Use of prenatal diagnosis for subsequent pregnancies by parents of children with Down's Syndrome

-Kazuso Iinuma, M.D.,

Clinical Dysmorphology Laboratory, National Children's Medical Research Center, 3-35-31 Taishido, Setagayaku, Tokyo 154, JAPAN.

Eubios Ethics Institute Newsletter 4 (January, 1994) 4-5.

Everybody who thinks about bioethics needs to remember the difference between thinking and doing. In the last Eubios Ethics Institute Newsletter 3: 72-6, your findings on the opinion surveys of the acceptance of genetic screening and gene therapy were published. Regarding abortion of a handicapped fetus it reports that only 12% in Japan disagree with abortion of a handicapped fetus. From my clinical experience and survey of families with Down's syndrome children, we need to be very careful about its interpretation.

During a study over the last year at our clinic for Down's syndrome, we have had experience with 40 pregnancies of women who had a previous case of Down's syndrome. They were asked to make a decision whether to use amniocentesis , after being given full information about prenatal diagnosis. In this situation 23 chose prenatal diagnosis by amniocentesis and the other 17 (43%) did not.

To our knowledge there is not a similar study in the literature, but a variety of psychological analyses on women in various situations. One such study says that only 5% of pregnant women in Japan were against prenatal diagnosis, and 2% of mothers with handicapped children (Y. Shirai 1990). This discrepancy can be explained by different behaviours of the women most concerned from those not concerned. Policy making should not fail to pay much attention to these intrinsic deviations in sampling and data.

I look forward to receiving any comments from yourself or from readers.

- Darryl Macer, Ph.D., Eubios Ethics Institute

I asked Dr Iinuma to publish his letter in the Newsletter after he sent me this interesting letter. The study is being written up in Japanese, and they will also continue to monitor the choice of prenatal diagnosis by mothers and families with a member who is suffering from Down's. I hope some others may refer us to some other studies.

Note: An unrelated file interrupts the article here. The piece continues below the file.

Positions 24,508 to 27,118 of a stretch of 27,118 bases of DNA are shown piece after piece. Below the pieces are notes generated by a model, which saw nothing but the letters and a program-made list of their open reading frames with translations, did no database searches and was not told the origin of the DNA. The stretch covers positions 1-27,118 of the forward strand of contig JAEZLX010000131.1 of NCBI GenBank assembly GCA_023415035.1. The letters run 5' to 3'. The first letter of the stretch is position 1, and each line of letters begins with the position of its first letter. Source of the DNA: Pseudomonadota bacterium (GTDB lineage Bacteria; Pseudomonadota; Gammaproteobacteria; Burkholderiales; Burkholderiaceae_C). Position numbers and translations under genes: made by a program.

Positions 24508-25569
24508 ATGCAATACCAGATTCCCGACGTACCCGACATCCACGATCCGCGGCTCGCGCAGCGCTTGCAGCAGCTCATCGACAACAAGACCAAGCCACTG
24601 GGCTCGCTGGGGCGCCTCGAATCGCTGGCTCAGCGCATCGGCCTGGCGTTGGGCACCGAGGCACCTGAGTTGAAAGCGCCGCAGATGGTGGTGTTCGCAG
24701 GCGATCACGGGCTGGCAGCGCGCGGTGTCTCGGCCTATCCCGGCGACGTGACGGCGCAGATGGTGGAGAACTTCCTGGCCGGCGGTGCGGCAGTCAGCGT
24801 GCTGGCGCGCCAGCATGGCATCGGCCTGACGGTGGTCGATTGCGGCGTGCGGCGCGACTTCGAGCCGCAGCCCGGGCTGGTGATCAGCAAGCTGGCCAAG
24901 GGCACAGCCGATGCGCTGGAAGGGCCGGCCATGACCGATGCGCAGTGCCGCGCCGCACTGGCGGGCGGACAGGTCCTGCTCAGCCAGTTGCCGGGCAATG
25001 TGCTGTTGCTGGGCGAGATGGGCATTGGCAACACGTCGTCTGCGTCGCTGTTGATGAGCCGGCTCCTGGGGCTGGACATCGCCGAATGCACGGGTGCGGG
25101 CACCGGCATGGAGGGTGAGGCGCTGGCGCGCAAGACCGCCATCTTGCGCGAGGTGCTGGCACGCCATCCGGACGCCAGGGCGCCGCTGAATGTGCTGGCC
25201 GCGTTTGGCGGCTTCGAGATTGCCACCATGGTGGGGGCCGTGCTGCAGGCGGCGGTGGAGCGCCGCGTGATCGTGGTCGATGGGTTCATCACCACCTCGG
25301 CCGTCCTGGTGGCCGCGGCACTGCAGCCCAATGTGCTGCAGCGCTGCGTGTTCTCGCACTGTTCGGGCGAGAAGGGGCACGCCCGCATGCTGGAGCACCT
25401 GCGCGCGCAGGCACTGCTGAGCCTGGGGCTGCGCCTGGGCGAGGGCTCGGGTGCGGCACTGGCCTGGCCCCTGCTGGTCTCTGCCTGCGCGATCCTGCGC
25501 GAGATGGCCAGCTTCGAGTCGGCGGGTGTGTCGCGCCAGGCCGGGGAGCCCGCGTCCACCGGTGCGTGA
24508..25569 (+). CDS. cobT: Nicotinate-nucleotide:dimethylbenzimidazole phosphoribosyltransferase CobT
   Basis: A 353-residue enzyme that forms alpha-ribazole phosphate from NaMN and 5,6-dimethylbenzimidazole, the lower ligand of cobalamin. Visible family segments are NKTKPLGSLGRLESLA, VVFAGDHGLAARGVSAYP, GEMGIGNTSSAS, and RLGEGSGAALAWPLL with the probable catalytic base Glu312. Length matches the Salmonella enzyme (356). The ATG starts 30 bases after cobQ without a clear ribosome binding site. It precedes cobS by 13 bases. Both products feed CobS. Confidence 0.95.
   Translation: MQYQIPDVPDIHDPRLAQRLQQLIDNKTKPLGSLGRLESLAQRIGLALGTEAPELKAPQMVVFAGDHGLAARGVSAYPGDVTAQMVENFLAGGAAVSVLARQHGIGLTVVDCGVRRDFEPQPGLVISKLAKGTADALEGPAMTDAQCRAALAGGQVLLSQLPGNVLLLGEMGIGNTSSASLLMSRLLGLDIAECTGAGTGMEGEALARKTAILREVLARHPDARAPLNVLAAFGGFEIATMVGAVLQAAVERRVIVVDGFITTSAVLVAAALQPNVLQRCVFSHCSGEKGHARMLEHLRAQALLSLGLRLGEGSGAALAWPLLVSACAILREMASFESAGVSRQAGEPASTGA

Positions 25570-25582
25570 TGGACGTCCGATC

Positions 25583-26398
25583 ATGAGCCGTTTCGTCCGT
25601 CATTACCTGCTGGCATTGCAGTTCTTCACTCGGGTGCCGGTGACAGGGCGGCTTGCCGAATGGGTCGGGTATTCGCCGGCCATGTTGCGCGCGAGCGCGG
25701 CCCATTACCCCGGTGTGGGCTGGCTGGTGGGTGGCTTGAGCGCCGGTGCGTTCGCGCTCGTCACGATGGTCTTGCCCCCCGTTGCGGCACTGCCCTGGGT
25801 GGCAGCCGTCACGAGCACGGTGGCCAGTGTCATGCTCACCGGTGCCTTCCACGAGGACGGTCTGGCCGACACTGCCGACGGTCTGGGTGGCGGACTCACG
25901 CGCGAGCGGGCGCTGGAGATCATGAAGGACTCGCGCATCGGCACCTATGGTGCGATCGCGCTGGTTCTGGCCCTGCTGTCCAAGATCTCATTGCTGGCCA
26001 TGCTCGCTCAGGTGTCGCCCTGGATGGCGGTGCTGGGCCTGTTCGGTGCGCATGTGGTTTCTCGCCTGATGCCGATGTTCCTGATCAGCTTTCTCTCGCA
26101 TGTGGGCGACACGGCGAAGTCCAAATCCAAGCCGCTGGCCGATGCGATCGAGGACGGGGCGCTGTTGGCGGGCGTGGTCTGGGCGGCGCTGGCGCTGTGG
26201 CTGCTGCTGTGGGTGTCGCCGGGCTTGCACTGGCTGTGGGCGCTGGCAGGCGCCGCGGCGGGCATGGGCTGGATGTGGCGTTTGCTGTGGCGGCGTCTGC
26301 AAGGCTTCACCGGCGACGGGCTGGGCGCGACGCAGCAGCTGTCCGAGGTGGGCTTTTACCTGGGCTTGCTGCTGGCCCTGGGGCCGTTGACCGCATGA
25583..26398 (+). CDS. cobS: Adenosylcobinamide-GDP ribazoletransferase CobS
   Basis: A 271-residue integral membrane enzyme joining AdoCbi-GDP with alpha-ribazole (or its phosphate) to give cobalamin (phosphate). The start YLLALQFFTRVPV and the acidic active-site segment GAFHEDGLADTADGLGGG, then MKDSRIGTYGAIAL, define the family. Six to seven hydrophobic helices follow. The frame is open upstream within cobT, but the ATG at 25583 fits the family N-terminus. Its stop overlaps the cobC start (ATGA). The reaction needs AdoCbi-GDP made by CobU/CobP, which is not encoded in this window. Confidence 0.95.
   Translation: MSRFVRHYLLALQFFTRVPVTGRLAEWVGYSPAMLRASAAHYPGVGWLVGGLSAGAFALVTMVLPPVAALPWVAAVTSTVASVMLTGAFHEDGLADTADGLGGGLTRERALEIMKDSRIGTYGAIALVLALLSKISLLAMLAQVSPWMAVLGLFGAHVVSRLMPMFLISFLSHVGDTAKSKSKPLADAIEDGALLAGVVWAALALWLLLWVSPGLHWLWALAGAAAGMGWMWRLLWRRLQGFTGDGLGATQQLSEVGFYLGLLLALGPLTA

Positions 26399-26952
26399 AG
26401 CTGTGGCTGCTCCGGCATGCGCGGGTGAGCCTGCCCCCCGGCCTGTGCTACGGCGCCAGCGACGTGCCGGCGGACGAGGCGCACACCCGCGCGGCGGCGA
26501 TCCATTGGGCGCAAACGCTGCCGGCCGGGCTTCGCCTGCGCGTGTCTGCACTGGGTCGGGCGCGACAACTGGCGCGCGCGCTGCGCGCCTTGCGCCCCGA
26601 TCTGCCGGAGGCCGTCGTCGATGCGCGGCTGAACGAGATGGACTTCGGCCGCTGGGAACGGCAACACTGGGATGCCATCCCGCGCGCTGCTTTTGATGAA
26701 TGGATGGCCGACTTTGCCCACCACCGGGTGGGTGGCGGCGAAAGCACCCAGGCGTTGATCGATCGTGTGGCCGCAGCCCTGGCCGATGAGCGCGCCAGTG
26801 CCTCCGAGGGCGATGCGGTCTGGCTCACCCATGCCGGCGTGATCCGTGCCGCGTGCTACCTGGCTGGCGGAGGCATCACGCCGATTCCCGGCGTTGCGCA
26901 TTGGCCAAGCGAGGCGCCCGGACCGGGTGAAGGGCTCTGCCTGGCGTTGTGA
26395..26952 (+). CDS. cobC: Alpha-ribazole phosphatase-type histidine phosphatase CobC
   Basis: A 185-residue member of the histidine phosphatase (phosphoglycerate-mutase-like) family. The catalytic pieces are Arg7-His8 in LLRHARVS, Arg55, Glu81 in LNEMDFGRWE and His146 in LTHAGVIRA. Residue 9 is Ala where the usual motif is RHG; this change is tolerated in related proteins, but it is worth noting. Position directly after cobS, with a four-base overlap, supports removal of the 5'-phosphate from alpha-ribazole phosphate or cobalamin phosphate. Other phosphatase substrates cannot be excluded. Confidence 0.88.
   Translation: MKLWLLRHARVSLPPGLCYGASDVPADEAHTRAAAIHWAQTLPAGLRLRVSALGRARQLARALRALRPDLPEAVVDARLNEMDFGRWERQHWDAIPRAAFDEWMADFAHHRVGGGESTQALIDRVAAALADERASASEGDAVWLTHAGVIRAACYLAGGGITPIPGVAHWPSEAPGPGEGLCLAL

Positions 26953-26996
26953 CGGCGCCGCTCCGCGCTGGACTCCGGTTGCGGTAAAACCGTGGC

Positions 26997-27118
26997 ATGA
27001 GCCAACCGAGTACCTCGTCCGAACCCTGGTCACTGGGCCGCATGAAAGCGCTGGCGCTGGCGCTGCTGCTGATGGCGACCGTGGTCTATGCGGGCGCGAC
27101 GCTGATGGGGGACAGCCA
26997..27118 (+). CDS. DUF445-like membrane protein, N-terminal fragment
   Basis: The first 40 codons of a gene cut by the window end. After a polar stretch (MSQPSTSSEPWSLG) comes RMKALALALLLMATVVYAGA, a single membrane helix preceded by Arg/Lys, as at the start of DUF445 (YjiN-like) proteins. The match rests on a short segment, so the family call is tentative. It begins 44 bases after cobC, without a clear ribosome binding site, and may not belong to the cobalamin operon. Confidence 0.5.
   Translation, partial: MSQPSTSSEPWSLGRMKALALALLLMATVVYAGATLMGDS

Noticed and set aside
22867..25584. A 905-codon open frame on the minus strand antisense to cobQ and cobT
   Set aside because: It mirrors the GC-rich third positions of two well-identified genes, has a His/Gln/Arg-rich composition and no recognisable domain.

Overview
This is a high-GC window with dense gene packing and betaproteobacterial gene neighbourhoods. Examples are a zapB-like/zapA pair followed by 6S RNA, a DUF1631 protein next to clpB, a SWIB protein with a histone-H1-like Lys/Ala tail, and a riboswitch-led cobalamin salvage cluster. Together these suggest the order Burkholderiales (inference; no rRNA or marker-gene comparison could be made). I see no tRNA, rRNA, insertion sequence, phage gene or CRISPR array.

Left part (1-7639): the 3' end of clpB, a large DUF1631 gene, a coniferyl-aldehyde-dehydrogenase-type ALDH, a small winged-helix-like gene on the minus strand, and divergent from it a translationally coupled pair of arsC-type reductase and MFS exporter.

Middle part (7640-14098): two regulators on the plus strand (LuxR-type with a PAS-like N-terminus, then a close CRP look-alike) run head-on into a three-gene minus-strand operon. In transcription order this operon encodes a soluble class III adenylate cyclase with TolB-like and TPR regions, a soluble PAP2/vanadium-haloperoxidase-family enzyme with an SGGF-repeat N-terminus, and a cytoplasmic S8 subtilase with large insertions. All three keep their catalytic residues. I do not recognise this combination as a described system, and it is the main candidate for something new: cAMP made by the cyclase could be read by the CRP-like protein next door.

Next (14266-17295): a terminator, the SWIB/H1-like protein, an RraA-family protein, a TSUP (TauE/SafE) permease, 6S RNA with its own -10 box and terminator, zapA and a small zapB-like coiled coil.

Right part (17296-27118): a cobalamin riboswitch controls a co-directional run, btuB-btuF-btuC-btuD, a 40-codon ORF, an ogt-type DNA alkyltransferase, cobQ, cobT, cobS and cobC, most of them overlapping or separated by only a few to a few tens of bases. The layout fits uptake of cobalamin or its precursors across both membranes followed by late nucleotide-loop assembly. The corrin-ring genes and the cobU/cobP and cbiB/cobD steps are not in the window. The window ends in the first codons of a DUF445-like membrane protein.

The result obtained is not surprising to me, and is consistent with several US studies referred to in my book Attitudes to Genetic Engineering (on Japanese surveys including those of Y. Shirai referred to above, up to 1992 see p.118-119), that families (of certain conservative religious groups) with a member who had cystic fibrosis, showed less willingness to use selective abortion than the general population; Wertz et al. (1991), AJPH 81: 992-6; Miller & Schwartz (1992), AJPH 82: 236-42. However, we could arguably say that Down's is significantly more severe than cystic fibrosis, so the results of the study of Dr Iinuma above are important. The dilemma of prenatal diagnosis for a family with a member already suffering from the disease is a little different from the dilemma of a mother facing the decision with an image of a disease that is more removed.

The basic implication of these studies does not, in my mind, change the general conclusion of the attitude studies of mine (and others, to be shown in the forthcoming Fukui Seminar proceedings), that genetic screening is supported by the general population, as is selective abortion. The decision must be made by the mother, and family. The experience of Dr Iinuma, and any other clinical geneticists with some data, could have an additional value, if it can be extended to look at the reasons used by the families. This may enable policy to implement better social services and support, and educational aid, and to improve public acceptance, of our fellow citizens and families with Down's and other handicaps to living.

As extra background to our non-Japanese readers we should add that especially during the last year support groups for Down's syndrome have made media appearances stressing the "beneficial experience" of having a member with Down's syndrome, and opposing selective abortion. Prenatal screening services in Japan are at a very early stage, only about 5000 aminocenteses are performed in the whole country every year, and it is not well supported by facilities due to the opposition movement, despite the very high general public acceptance.

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